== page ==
George Burvill, Chief Plant Research Office for the Department of Agriculture selected this site for trial plots. Tom McDowell was the Officer in Charge of these trials. With input from the local community, various trial plots were established. The Forests Department also trialled growing trees, including the Rottnest Island Pine, some of which are still thriving. Although rainfall figures at the time indicated that farming in this area would be as successful as further west, a change in the State Government decreed that farming would cease at the State Barrier Fence.
Only this shed remains today, and the site is sometimes used by travellers for overnight camping. On the south side of the road, 64 kilometres east of Hyden.
We had not been in to see the Breakaways before, and found these colourful rocks well worth visiting as well as being an excellent camp site. So close to the road but hidden from it, the red, pink and lilac rocks look like they have had white icing drizzled over them. Although only 100 metres from the road this colourful ridge lay hidden from those who sought to find them for many years. We had the very large campsite to ourselves, although we later met campers who had stopped there just the night before us, and others the night following. On the south side of the road 135 kilometres east of Hyden.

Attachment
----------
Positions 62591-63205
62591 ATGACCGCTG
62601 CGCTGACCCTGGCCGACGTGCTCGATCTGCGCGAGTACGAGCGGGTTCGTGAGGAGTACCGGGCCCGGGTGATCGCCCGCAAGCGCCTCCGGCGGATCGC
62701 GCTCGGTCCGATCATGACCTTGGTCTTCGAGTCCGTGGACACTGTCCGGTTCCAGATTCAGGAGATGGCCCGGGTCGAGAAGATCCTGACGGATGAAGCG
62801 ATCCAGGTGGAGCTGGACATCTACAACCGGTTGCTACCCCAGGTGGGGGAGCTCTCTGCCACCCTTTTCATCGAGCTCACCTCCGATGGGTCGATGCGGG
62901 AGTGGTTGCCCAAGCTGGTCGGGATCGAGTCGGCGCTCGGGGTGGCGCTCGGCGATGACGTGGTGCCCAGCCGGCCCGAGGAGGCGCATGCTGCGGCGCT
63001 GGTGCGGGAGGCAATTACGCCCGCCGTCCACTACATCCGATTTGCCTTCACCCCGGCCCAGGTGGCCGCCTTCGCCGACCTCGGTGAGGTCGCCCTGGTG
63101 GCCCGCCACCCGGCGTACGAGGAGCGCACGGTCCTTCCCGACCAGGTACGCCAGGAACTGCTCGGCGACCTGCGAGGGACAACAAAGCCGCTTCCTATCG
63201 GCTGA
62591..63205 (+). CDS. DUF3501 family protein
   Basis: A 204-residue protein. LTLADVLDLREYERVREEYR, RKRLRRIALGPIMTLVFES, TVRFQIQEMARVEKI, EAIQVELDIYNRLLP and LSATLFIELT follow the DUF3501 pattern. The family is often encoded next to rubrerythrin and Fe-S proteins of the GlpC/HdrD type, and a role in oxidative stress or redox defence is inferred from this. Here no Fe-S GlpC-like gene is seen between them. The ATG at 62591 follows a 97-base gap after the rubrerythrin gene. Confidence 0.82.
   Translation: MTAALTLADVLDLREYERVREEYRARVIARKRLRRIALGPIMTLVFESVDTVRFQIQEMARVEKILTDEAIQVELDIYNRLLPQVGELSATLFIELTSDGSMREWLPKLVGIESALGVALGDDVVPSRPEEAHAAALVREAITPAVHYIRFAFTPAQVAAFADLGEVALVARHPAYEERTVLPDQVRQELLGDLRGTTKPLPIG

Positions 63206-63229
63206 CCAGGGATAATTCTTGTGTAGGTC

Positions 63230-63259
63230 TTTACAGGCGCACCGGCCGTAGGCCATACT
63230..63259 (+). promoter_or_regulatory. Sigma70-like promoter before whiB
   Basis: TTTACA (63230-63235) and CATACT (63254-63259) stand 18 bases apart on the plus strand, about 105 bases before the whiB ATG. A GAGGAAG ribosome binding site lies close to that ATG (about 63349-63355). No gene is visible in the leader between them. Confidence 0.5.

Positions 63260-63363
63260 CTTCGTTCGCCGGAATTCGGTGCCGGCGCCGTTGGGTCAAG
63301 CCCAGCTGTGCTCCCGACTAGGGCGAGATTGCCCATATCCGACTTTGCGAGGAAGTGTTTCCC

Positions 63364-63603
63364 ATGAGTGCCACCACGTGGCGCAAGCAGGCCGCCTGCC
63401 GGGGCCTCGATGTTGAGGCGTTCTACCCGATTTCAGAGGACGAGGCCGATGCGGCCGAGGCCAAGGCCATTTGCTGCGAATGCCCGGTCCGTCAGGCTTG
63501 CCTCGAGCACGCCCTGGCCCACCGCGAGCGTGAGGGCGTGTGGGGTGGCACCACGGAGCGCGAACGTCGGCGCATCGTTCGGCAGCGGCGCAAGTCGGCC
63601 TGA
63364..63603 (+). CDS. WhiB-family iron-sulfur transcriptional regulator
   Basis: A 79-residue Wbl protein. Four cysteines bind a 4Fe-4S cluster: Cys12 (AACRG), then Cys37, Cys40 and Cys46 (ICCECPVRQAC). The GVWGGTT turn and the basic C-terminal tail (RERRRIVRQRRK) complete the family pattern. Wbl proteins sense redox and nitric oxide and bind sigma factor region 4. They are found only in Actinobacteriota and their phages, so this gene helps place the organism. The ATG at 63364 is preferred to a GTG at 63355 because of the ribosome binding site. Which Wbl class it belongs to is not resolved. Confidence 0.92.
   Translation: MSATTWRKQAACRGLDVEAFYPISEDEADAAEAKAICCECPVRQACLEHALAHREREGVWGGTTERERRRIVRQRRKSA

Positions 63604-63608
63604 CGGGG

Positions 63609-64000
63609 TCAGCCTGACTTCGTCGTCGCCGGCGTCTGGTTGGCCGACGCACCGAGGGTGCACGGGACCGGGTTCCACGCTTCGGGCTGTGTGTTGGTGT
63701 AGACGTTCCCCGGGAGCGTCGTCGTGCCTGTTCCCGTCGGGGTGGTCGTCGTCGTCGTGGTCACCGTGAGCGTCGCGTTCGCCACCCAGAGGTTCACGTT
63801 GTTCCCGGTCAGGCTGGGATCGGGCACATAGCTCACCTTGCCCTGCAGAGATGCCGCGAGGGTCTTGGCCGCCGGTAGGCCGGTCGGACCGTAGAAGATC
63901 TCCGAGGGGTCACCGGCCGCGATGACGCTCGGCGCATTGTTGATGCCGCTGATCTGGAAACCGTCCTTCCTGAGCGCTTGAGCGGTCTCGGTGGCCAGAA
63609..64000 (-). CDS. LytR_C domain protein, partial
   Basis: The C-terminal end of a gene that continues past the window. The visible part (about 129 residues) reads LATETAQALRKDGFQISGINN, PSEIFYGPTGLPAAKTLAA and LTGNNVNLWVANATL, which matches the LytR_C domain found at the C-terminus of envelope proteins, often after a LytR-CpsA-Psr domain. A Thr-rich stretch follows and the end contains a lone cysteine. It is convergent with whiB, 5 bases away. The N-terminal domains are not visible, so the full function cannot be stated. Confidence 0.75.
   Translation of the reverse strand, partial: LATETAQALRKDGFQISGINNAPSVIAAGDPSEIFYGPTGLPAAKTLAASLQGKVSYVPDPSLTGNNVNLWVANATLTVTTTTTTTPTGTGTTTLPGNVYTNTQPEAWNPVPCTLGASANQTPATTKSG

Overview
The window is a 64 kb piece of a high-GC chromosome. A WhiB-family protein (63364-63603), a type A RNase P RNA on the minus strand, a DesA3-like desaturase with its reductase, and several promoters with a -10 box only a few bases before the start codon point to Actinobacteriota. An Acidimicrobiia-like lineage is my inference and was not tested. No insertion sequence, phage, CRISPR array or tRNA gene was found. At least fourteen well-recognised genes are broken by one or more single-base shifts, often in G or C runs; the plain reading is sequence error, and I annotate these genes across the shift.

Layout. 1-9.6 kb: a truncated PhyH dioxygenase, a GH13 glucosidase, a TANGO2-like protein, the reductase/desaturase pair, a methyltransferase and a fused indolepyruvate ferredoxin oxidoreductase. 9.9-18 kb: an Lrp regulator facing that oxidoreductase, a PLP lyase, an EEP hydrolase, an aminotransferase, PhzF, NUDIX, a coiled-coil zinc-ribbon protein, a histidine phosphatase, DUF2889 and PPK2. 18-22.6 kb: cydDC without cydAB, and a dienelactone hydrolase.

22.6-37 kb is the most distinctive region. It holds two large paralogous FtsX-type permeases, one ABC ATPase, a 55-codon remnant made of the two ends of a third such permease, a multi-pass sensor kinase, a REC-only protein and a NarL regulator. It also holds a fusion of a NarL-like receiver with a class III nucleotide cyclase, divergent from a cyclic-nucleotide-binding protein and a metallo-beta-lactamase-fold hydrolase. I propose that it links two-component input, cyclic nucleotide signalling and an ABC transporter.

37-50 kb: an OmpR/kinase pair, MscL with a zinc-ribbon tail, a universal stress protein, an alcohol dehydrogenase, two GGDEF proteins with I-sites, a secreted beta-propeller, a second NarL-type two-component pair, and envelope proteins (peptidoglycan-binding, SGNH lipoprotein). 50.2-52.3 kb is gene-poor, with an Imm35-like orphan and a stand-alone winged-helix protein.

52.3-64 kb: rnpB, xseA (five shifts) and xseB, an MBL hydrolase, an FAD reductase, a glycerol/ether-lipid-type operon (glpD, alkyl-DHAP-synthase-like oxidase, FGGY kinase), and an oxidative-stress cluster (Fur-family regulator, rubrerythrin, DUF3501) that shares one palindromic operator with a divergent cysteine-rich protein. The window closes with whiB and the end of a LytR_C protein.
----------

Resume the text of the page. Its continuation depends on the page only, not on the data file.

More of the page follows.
We continued north on this road, which at the start was rough from wheel ruts made during earlier wet weather. The condition of the road improved as we continued north towards Victoria Rock, passing the junction of the Holland Track and stopping to talk to other travellers there.
This marked the merging of the Holland Track and
Our deviation from the Holland Track to follow the
There are sixteen listed and signed stops along the three hundred kilometre route between Hyden and Norseman.
During the 1920s the Western Australian Government established 3500 farms stretching from the lakes around Hyden to the rich timber country to the east. An area of 110 hectares was to be cleared on each allocation which proved very difficult in the timbered land. The scheme was abandoned during the Depression of 1929-30.
In 1958 during the search for new farming land, the Hyden Progress Association investigated the vast area of sandy land between the State Barrier Fence and Forrestania as new techniques enabled this light land to be cropped.